Every Monday morning on the website ‘Headline Money’ a journalist does a review of the weekend’s money pages. Headline Money is a special website which only personal finance journalists get to use. It includes lots of useful resources and a system of distributing press releases.
This week’s review included the following note about the Guardian (kindly reproduced with Headline Money’s permission):
“Ticket to ride roughshod over passengers
Miles Brignall gets his teeth into train companies that are bullying passengers into paying expensive penalty fares for being on the wrong train, even though in many cases the mistake is down to their own staff. Hmmm…I’m not too sure this sits very comfortably on the personal finance pages now that markets have recovered sufficiently to actually give us something to write about again. To my mind the same criticism could also be levelled at other pieces in this week’s Guardian Money on the costs of barbecue equipment and on opportunities to sell your old mobile phone.”
I was quite angry when I read this. The review is by a journalist, who I must admit I’ve never heard of, called Edmund Tirbett, described as a part-time freelance journalist and a director of copywriting company Crossfield Communications Ltd.
The specific bit that vented my spleen was, “not sure this sits very comfortably on the personal finance pages now that markets have recovered sufficiently to actually give us something to write about again”.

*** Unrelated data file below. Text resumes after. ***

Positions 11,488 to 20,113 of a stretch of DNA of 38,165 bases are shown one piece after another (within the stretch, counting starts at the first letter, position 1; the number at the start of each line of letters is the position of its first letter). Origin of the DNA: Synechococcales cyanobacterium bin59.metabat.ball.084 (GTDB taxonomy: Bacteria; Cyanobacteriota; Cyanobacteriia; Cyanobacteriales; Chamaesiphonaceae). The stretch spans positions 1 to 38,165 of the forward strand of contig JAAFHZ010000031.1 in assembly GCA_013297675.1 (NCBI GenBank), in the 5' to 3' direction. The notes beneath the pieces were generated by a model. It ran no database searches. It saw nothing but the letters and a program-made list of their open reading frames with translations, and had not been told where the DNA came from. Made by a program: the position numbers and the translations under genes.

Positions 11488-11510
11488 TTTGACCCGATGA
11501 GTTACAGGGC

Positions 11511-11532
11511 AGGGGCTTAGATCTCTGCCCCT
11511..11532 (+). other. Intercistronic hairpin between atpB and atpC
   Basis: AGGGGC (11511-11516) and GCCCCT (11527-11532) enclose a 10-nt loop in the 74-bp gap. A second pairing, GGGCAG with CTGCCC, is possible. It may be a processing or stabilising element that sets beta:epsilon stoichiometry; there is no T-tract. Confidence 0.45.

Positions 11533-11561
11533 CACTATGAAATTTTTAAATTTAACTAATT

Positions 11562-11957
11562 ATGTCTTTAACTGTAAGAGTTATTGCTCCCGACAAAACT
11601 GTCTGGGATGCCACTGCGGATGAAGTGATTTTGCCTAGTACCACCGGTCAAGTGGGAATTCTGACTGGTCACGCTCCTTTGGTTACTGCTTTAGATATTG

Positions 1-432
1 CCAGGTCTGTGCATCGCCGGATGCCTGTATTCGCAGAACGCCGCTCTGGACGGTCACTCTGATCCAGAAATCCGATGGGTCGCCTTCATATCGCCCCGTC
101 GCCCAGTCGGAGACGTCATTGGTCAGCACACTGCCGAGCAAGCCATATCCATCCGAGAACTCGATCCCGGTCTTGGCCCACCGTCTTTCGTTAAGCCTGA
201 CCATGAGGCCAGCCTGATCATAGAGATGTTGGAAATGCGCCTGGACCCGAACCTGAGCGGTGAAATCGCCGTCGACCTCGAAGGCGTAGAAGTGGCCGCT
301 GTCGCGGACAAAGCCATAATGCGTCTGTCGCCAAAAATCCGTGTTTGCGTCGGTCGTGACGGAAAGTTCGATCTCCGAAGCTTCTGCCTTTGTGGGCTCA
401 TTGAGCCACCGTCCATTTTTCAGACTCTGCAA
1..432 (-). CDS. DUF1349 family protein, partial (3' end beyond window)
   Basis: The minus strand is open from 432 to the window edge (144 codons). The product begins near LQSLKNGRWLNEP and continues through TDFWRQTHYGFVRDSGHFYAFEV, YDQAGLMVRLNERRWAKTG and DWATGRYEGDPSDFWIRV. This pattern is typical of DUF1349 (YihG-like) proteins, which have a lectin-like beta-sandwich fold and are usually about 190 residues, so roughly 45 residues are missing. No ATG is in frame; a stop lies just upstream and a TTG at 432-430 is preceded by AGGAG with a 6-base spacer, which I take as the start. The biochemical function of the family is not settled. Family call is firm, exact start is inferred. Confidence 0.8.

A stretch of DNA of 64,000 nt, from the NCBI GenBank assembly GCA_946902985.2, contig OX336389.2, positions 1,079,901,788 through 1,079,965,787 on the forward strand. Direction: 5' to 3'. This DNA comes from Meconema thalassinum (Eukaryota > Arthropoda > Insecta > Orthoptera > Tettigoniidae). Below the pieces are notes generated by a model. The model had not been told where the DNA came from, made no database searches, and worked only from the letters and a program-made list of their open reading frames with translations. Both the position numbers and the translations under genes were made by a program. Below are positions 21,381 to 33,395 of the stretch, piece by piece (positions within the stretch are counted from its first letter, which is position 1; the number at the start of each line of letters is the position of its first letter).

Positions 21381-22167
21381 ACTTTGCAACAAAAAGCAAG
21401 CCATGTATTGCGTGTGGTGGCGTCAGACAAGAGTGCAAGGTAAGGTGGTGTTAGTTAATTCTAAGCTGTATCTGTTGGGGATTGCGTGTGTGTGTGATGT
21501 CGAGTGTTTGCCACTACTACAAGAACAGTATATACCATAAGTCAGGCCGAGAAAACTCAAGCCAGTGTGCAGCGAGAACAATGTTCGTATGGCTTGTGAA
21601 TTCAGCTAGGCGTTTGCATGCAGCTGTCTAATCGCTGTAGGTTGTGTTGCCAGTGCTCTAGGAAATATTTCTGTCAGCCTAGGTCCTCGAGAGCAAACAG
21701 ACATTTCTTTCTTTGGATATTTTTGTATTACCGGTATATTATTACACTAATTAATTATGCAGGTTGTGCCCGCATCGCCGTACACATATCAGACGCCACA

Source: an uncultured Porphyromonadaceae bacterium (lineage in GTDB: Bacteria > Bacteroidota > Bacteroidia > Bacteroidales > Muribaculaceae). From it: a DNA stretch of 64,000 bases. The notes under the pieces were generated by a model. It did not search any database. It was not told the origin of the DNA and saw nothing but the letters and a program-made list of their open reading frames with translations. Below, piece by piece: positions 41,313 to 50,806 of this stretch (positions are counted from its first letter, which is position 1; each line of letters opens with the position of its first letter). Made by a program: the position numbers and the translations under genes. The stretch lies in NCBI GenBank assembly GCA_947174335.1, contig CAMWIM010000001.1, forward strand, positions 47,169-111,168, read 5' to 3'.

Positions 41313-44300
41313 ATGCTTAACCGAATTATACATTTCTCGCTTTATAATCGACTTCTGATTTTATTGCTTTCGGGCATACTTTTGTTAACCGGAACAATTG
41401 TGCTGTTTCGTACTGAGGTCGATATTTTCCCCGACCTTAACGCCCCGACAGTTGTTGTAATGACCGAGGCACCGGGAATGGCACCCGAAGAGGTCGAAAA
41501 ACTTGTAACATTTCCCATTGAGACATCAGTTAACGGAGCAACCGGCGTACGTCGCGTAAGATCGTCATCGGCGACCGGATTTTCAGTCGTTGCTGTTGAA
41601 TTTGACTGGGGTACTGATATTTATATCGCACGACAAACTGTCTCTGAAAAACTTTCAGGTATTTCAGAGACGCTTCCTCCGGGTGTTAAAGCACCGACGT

You see, I thought we were finally laying to rest the view that ‘the markets’ is what personal finance is about. More people buy DVD players than shares, more people have contact lenses than investment funds. Our job as journalists should be to educate, inform, instruct, entertain and protect consumers’ pockets and help provide info to enable them to look after their personal finances. For many in society debt, not markets, is the biggest money issue.
This site, which doesn’t touch the markets in any real way, is the biggest money site in the UK. Why? Sadly not because my own shiny photo stands out on every page! It’s because it’s about the finances that impact the majority of people – mortgages, shopping, credit cards, digital TV and childcare vouchers.
When I look at the pieces criticised I find it ridiculous. Miles’ article on train companies was interesting and campaigning, the barbecue piece a nice lighter shade for the paper. My own column on ‘How To Sell Your Old Mobile Phone‘ was based on serious detailed research on a new marketplace. By doing it properly many will add roughly £100 per person to their pockets – or to put it the way Mr. Tirbett would probably prefer, ‘similar returns to £1,000 invested for two years on a mid performing stock market investment after tax’.
If personal finance newspaper journalists continue to think this way, perhaps the breed will die out. I commend the Guardian and its money editor for its changed stance, which it admits moved partly to reflect the popularity of this site; it’s one of the reasons I’m proud to have my column there. Perhaps rather than harping on, others should embrace what real people really want!